That's what I said, lanes for preferences. Hard to design an individualized program for each swimmer, however.

nkfrench
January 11th, 2007, 03:07 PM
* Fall asleep on the bench during practice
* Not know which set the swimmers are on when only 2 show up for practice
* Give sets where the sendoff interval is a minute faster than your best race time for that swim (ie 5 x 500 leaving on 6 minutes when your best time is 7:00) and where the coach has had that swimmer for over a year.

chaos
January 11th, 2007, 03:07 PM
That's what I said, lanes for preferences. Hard to design an individualized program for each swimmer, however.
I agree that it would be difficult to design an individual program for each swimmer but, assuming this is done; given limited lane space it is imposable to divide the lanes according to preference and not have speed/abilities conflict.

bbpolhill
January 11th, 2007, 03:25 PM
I've recently been told that my kids' swim coach sometimes puts a long, boring :snore: set on the board and retreats to the office and checks e-mail. Pretty demoralizing... :(

aquageek
January 11th, 2007, 03:36 PM
I agree that it would be difficult to design an individual program for each swimmer but, assuming this is done; given limited lane space it is imposable to divide the lanes according to preference and not have speed/abilities conflict.

This is very true. We have a few swimmers who are basically "stuck between lanes" - too fast for one, too slow for the other. We encourage them to swim up and they are quite good at moving over when caught. Usually, they go off last on a set and this is only an issue on longer sets of 300 yards or more.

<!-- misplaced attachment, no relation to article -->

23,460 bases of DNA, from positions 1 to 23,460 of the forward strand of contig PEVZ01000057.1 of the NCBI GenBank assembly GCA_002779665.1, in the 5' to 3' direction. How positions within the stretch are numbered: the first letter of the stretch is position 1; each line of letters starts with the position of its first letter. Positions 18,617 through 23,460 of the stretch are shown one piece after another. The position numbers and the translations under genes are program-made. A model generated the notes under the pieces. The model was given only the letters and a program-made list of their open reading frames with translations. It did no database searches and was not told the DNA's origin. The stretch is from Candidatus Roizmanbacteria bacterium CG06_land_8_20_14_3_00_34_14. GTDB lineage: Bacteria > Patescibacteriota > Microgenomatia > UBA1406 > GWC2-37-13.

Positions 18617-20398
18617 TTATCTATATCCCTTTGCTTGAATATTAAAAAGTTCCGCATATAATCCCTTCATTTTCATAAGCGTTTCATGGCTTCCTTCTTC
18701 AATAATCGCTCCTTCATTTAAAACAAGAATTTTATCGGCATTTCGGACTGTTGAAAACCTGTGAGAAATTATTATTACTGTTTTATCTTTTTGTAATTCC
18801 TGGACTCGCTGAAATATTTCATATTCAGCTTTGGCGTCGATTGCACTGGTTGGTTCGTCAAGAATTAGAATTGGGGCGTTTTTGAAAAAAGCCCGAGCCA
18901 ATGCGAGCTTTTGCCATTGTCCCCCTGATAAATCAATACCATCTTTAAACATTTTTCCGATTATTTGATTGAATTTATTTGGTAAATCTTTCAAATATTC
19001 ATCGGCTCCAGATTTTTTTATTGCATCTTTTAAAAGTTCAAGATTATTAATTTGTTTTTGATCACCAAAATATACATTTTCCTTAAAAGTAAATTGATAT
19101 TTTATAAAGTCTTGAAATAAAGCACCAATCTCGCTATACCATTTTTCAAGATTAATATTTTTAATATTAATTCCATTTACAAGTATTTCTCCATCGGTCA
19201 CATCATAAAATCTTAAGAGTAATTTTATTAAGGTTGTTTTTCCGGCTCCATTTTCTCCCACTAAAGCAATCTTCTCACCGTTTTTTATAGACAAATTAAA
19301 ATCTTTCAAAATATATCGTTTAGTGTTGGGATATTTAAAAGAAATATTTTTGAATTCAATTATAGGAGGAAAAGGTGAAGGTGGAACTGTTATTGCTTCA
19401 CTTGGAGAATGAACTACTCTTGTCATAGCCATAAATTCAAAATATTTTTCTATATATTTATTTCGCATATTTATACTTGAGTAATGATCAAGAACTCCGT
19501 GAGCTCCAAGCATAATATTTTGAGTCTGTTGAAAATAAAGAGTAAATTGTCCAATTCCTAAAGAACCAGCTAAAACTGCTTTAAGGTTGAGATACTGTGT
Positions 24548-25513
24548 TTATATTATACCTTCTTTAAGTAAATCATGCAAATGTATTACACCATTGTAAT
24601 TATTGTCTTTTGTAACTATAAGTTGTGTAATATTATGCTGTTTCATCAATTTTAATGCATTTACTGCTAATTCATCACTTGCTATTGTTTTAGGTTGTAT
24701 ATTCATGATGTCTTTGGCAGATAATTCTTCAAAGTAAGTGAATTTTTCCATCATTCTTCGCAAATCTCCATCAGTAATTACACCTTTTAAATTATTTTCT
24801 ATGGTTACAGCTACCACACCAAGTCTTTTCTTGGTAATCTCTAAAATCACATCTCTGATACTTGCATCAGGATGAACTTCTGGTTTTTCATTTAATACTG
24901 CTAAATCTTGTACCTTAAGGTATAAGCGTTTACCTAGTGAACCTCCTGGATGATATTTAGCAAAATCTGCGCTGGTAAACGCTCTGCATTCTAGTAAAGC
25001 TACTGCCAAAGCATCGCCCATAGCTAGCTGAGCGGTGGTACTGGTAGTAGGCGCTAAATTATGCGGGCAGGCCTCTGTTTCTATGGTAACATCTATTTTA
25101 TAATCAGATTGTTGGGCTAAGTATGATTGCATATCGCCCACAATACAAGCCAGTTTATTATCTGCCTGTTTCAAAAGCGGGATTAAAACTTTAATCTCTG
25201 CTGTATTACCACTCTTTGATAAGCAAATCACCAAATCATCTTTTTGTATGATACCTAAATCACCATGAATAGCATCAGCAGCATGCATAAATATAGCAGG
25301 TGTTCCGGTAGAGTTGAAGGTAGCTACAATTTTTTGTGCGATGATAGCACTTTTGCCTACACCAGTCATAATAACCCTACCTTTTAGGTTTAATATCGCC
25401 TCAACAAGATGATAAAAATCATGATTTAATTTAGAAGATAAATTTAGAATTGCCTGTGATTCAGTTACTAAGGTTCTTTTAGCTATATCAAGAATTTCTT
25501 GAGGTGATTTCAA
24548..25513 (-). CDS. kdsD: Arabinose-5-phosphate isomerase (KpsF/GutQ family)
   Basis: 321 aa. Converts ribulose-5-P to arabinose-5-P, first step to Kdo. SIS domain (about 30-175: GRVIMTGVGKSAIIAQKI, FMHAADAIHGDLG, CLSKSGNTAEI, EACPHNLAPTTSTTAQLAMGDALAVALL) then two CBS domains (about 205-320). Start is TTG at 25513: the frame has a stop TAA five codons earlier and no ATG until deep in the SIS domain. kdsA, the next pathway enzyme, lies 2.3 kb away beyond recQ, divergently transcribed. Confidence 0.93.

It also works as a motivation for the fast folks. Trying to catch that slower person speeds you up along with them swimming faster to avoid being caught. It's a little cat and mouse game.

FindingMyInnerFish
January 11th, 2007, 05:08 PM
i agree that 10 and unders are a bit young to subject to this treatment; but masters on the other hand..................................

:laugh2:

However, there's a small problem here: shouldn't coaches model healthy behavior, thereby excluding cigar smoking from their repertoire?

FindingMyInnerFish
January 11th, 2007, 05:17 PM
My first coach was also, I think, my best one. He was everywhere (or seemed to be), noticing everything. I would think that I could slide a little and there he'd be. And he'd be so encouraging and so persuasive and so enthusiastic that you couldn't help but pick up and keep going even when tired. He also gave great feedback on stroke, breathing, all kinds of stuff. Young guy with tons of energy!

He didn't just notice the faster swimmers but all of us, correcting this, praising that, noticing improvements....

Unfortunately for us (and fortunately for future clients), he had to give up the masters' group b/c of his class and work schedule. He's going for a master's degree in PT. I think anyone who gets him for their therapist will be very, very lucky!

FlyQueen
January 11th, 2007, 05:25 PM
I LOVE PTs that know swimming ... so hard to find!!

Coaches should also know their swimmers limits, when to push, when to back off and have some semblence of an idea about injuries (shoulders at least) and listen to their swimmers when they say so I can't swim fly right now or free ... and think of other ways to get things accomplished ...

geochuck
January 11th, 2007, 05:43 PM
Some very good replies, you have really dug into it and this is the reason I started this topic.